I haven't been in here in awhile, but I thought this would be interesting to see if other people have encountered this. I am by no means a big breeder and have only bred three horses, number four on the way. I think I've done a pretty good job as I got my first one to GP dressage.
Anyway, I had to start all over three years ago and bought a fabulous Swedish mare who was 8 and greenbroke for riding. But, she was so fabulous, I bred her. She is a dark bay,but her coat always changed color, and after I bred her it was almost buckskin brown and rough. Her mane and tail were a bit brittle, too. I fed her all the usual stuff and she seemed fine. My vet, who is an old friend and a fabulous repro. person, if a bit over paranoid, kept bugging me about her coat. She insisted on doing a blood panel, which came back low in vitamin E and selenium, but she she wasn't happy with that. She insisted on doing a check for vitamin A, which even her associate had never heard of doing on horses. It's so rarely done, it has to be sent to a special lab. It came back massively low.
At this time, it was spring, the hay was not great, and all of the horses at the barn were eating their own poop and rubbing tails. (I won't even get into fighting with barn owners about feeding.) The barn owner coincidentally had a mare due the same day as mine, the next spring.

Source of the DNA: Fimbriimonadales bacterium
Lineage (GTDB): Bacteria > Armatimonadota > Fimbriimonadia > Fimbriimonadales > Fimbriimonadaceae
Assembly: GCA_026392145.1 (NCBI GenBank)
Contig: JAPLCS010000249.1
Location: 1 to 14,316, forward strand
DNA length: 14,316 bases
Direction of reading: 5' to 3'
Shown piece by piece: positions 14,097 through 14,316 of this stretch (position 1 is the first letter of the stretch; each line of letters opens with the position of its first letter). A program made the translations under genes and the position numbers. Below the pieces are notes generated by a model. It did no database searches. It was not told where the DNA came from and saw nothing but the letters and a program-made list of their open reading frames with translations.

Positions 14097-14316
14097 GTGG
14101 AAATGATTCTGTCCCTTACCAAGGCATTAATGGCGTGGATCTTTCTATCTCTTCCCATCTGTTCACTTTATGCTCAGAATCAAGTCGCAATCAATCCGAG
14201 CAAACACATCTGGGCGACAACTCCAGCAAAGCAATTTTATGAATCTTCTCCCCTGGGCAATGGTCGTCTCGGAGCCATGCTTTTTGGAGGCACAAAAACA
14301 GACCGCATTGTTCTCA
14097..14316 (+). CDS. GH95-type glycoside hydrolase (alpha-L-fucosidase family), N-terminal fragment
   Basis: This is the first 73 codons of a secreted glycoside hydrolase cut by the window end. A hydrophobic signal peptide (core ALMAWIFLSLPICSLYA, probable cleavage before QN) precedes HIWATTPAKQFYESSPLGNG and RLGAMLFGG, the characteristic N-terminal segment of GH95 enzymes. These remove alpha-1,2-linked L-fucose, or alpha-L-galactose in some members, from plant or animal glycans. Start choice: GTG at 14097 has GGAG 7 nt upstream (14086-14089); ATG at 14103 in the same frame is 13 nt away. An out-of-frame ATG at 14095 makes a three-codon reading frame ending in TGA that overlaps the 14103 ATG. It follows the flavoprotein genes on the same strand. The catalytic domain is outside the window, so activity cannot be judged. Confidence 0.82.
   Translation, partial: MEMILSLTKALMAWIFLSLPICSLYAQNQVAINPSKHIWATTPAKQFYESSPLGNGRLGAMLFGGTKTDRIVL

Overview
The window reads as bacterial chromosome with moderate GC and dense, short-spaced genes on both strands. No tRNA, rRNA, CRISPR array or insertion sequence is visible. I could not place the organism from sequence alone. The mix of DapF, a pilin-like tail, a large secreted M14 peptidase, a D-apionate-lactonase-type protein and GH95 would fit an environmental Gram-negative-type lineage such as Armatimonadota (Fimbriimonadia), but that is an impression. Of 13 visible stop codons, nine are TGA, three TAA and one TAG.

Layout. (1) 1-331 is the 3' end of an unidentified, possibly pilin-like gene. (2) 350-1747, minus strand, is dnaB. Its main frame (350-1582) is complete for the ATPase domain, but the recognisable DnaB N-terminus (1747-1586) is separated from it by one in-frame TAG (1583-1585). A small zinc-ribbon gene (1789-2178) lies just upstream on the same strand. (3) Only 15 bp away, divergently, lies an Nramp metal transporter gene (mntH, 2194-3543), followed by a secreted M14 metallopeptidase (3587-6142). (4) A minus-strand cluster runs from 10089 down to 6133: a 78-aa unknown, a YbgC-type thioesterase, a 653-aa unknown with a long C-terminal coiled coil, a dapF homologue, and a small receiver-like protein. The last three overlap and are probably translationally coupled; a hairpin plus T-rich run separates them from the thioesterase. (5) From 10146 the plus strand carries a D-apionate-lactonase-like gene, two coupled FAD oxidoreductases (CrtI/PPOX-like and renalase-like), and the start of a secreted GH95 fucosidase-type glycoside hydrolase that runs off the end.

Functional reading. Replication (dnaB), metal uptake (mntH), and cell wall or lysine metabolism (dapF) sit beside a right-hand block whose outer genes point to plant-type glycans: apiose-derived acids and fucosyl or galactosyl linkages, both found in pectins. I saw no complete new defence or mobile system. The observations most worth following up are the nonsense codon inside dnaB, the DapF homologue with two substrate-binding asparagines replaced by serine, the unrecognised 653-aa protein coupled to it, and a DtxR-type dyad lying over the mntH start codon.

Even my vet did not know what to do. I looked all over the internet and it was hard to find anything on vitamin A deficiency. Mostly it was overdosing on it, as it is a fact soluble vitamin. I finally got some information on it that is particularly important to mares. Quality of hay tends to drop in winter and spring, when the hay is older, and broodmares and weanlings become deficient and should be supplemented.
I always fed my mare a regular supplement, but since this, I got people vitamin A and fed her the pills, about 50,000 AU a day. Initially I gave her about 150,000 when she was deficient. After supplementing her with A, within weeks her coat was shiny and back to gorgeous. I kept her on it all through the baby and weaning, and since she is now pregnant again, and still supplementing her.
Very interestingly, I heard the barn owner's mare (I moved barns) had a her foal, which died. She though my vet friend was too much into doing extra tests. I don't know if it was a coincidence or not.
Had anyone ever looked into this? I talked to someone who did a lot of breeding and sent her the info. but no one I know has. It sure seems to be something that a breeder should look into.
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